performance. To understand why timescales matter, consider an experiment where there are two tenants TCP
(green) and UDP (red), and say we wish to share bandwidth between TCP and UDP in the ratio 2:1. Both tenants send traffic to their servers, that are colocated on
an end-host. The TCP tenant starts one long lived flow,
but the UDP tenant sends traffic in an ON-OFF bursty
fashion so that its average rate is about 2.3Gbps (ON for
10ms, OFF for 20ms, at 7Gbps maximum). Figure 2(b)
shows the per-tenant receive throughput for both TCP
and UDP, aggregated over a 2 second period. The traffic looks benign at such large timescales (Figure 2(b)),
when it is actually very bursty at smaller timescales (Figure 2(c)). Such bursty traffic patterns are not uncommon for many multi-tiered applications [7]. The fine
timescales of interactions places stringent requirement
on the reaction times of any mechanism.
3
3.1
3.2
Mechanism design
If one were to view the data center network as a giant
switch, how would a bandwidth arbitration mechanism
look? While previous work such as MPTCP [16] and
Hedera [5] focus on maximizing the total throughput of
the data center fabric, we now discuss a possible answer
to the above question, where the goal is enforcing fairness across multiple traffic classes.
Addressing distributed contention: Algorithms for
bandwidth sharing (such as weighted round robin), and
their implementations (such as deficit round robin), have
been designed with the model of an output queued
switch. In this model, bandwidth contention is visible
locally, at the output port of a switch, where it can be
resolved using packet scheduling algorithms. Hence,
switch designs that try to provide Quality of Service
guarantees strive to emulate an output queued switch, using a switching fabric that has some speedup over the
edge link capacity. For any arrival traffic pattern to the
Consequences on Design
Network Design
Such stringent requirements of providing predictable
performance guarantees to tenants do exist for cloud
providers. The network design plays a crucial role in
dealing with network resource contention within the data
center. Since servers’ capital and operational costs account for a large fraction (∼85% [12]) of the total costs
3
10G
RX
VM
VM
WRR
?
TX datapath
RX datapath
VM
VM
1G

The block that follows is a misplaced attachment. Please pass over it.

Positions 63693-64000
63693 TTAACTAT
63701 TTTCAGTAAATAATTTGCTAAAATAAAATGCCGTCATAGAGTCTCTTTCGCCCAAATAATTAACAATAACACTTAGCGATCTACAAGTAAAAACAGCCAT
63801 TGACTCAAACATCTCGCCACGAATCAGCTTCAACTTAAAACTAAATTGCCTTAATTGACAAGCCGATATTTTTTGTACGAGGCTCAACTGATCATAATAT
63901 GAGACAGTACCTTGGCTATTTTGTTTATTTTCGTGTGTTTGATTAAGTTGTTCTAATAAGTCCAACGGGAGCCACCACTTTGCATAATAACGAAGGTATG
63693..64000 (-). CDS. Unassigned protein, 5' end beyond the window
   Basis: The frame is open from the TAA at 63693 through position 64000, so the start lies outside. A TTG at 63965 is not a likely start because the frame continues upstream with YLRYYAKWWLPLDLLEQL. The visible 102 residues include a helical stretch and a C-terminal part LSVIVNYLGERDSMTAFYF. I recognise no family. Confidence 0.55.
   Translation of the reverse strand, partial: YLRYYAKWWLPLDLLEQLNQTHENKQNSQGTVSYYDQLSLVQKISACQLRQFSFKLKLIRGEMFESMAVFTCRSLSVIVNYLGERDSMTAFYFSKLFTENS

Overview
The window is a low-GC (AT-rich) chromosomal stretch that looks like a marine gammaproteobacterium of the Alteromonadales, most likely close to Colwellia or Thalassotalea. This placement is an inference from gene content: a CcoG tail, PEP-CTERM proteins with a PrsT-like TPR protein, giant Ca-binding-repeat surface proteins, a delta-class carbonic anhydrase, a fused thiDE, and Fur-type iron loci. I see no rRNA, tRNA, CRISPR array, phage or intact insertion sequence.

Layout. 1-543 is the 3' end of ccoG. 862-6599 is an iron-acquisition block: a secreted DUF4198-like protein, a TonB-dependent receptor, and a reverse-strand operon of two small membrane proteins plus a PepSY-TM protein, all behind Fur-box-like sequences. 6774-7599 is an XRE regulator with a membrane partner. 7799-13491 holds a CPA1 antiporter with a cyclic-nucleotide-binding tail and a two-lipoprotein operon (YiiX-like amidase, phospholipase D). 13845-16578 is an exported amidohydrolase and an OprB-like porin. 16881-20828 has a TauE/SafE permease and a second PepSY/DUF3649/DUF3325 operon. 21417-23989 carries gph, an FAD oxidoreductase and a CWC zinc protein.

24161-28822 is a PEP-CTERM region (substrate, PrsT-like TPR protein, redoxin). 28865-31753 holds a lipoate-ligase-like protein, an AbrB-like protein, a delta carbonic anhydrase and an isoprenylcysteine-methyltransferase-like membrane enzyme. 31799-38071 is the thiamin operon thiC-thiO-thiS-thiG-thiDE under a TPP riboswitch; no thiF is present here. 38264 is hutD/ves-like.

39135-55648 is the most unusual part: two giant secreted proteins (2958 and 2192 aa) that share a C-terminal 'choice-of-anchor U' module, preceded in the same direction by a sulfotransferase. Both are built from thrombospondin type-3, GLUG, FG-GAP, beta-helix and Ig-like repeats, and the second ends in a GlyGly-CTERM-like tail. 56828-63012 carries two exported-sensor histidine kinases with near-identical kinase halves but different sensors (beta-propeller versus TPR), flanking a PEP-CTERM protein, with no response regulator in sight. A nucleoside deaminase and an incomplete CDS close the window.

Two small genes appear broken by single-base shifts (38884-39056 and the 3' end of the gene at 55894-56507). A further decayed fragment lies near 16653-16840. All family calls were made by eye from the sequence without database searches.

VM
Rate
Limitrs
Congestion Detectors
WRR
dropped
3G
VM
VSwitch
7G
3G
WRR
6G
Figure 3: The difficulty of detecting access link contention on the receive path.
Network
Fabric
switch, it has been shown that a speedup of about 2 is
necessary [8], to perfectly emulate an Output Queued
Switch. In practice, it has been found that a smaller
speedup (between 1.1 and 1.2) usually sufficies [10] to
have the same benefits of an Output Queued Switch. The
purpose of speedup is to simultaneously ensure that (a)
the fabric is not a bottleneck; and (b) contention is moved
to the edge (i.e., the output queue), where it can be detected and resolved locally.
The above observation guides the design of our mechanism. Viewing the network as a giant switching fabric
greatly simplifies a global network contention problem
to a local one: contention for transmit and receive bandwidth of the access link. Contention on the transmit side
happens first within the end host, which can be resolved
by packet scheduling mechanisms at the VSwitch. Unfortunately, contention at the receiver first occurs at the
access link, which is inside the network. As shown in
Figure 3, in-network congestion can cause network demands of a VM to go undetected. It is important that
the access link contention be quickly detected. To understand this, consider the example shown in Figure 2.
When UDP bursts at 7Gbps, the access link saturates
(at short-timescales) leading to packet drops. Since the
switch is not tenant aware, it drops both TCP and UDP
packets, to which TCP aggressively reacts by exponentially backing-off. This ‘elasticity’ of TCP hides the true
demand for bandwidth, and hence, mechanisms that react
at timescales larger than a few RTTs cannot differentiate
between two cases: one where there is a genuine lack of
demand, and the other, where TCP has backed-off.
Introducing a small speedup to the network fabric
(over the edge links) mitigates contention from the network, moving it completely to the edge, i.e., the VSwitch
port inside the hypervisor. This allows the VSwitch to
detect impending network congestion, and accurately account for congestion on a per-VM basis. The speedup effectively gives headroom to prevent packet drops in the
network, and allows the VSwitch to tease out the true
network demand from the underlying TCP flow, without
requiring any interaction with the VM’s TCP stack. By
Feedback
End-to-End
Flow Control
Figure 4: Overall system architecture.
measuring the rate at which each VM is receiving traffic
at the congestion detectors, the VSwitch signals sources
that exceed their fair share. Thus, the VSwitch can
enforce rich bandwidth sharing policies—such as minimum, maximum, or weighted bandwidth guarantees—in
an end-to-end fashion.
To achieve the effect of speedup, we slow down the
end-hosts by detecting congestion when the access link
utilization exceeds some fraction γ (less than, but close
to 1). This bandwidth headroom of (1 − γ) may seem
like a big price to pay, but in some cases, it actually leads
to better link utilization (as shown in Figure 5).
Taming traffic diversity: Our notion of performance